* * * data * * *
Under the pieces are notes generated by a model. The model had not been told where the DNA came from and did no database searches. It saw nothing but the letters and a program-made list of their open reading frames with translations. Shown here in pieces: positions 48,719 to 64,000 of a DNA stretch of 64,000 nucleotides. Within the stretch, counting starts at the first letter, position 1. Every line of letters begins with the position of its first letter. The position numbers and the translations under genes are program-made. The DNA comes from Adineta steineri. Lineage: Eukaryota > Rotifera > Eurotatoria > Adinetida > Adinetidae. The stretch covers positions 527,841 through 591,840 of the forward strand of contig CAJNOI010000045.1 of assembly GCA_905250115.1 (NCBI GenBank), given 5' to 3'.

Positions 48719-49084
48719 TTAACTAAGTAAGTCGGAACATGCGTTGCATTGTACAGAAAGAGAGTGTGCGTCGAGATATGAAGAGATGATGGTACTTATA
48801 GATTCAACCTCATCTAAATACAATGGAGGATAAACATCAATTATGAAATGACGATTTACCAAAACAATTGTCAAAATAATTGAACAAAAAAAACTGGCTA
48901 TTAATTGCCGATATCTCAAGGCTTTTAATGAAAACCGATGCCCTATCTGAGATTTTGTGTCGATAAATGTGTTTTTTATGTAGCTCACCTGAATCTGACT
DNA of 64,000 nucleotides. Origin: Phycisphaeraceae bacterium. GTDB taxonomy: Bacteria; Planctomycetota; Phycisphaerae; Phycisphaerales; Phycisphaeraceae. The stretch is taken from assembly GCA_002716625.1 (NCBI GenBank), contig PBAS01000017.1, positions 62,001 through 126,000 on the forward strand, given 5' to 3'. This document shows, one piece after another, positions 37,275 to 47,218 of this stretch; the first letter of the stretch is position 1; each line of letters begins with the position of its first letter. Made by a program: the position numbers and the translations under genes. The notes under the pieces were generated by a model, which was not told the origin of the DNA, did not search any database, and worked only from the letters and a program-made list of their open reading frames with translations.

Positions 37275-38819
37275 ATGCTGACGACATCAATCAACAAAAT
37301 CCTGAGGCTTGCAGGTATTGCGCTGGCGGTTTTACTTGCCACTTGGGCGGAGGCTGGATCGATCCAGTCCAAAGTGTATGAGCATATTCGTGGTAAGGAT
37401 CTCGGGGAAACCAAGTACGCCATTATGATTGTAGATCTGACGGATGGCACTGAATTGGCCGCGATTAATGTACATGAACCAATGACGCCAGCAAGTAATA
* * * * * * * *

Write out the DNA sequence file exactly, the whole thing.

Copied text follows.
Under the pieces are notes generated by a model. The model had not been told where the DNA came from and did no database searches. It saw nothing but the letters and a program-made list of their open reading frames with translations. Shown here in pieces: positions 48,719 to 64,000 of a DNA stretch of 64,000 nucleotides. Within the stretch, counting starts at the first letter, position 1. Every line of letters begins with the position of its first letter. The position numbers and the translations under genes are program-made. The DNA comes from Adineta steineri. Lineage: Eukaryota > Rotifera > Eurotatoria > Adinetida > Adinetidae. The stretch covers positions 527,841 through 591,840 of the forward strand of contig CAJNOI010000045.1 of assembly GCA_905250115.1 (NCBI GenBank), given 5' to 3'.

Positions 48719-49084
48719 TTAACTAAGTAAGTCGGAACATGCGTTGCATTGTACAGAAAGAGAGTGTGCGTCGAGATATGAAGAGATGATGGTACTTATA
48801 GATTCAACCTCATCTAAATACAATGGAGGATAAACATCAATTATGAAATGACGATTTACCAAAACAATTGTCAAAATAATTGAACAAAAAAAACTGGCTA
48901 TTAATTGCCGATATCTCAAGGCTTTTAATGAAAACCGATGCCCTATCTGAGATTTTGTGTCGATAAATGTGTTTTTTATGTAGCTCACCTGAATCTGACT
DNA of 64,000 nucleotides. Origin: Phycisphaeraceae bacterium. GTDB taxonomy: Bacteria; Planctomycetota; Phycisphaerae; Phycisphaerales; Phycisphaeraceae. The stretch is taken from assembly GCA_002716625.1 (NCBI GenBank), contig PBAS01000017.1, positions 62,001 through 126,000 on the forward strand, given 5' to 3'. This document shows, one piece after another, positions 37,275 to 47,218 of this stretch; the first letter of the stretch is position 1; each line of letters begins with the position of its first letter. Made by a program: the position numbers and the translations under genes. The notes under the pieces were generated by a model, which was not told the origin of the DNA, did not search any database, and worked only from the letters and a program-made list of their open reading frames with translations.

Positions 37275-38819
37275 ATGCTGACGACATCAATCAACAAAAT
37301 CCTGAGGCTTGCAGGTATTGCGCTGGCGGTTTTACTTGCCACTTGGGCGGAGGCTGGATCGATCCAGTCCAAAGTGTATGAGCATATTCGTGGTAAGGAT
37401 CTCGGGGAAACCAAGTACGCCATTATGATTGTAGATCTGACGGATGGCACTGAATTGGCCGCGATTAATGTACATGAACCAATGACGCCAGCAAGTAATA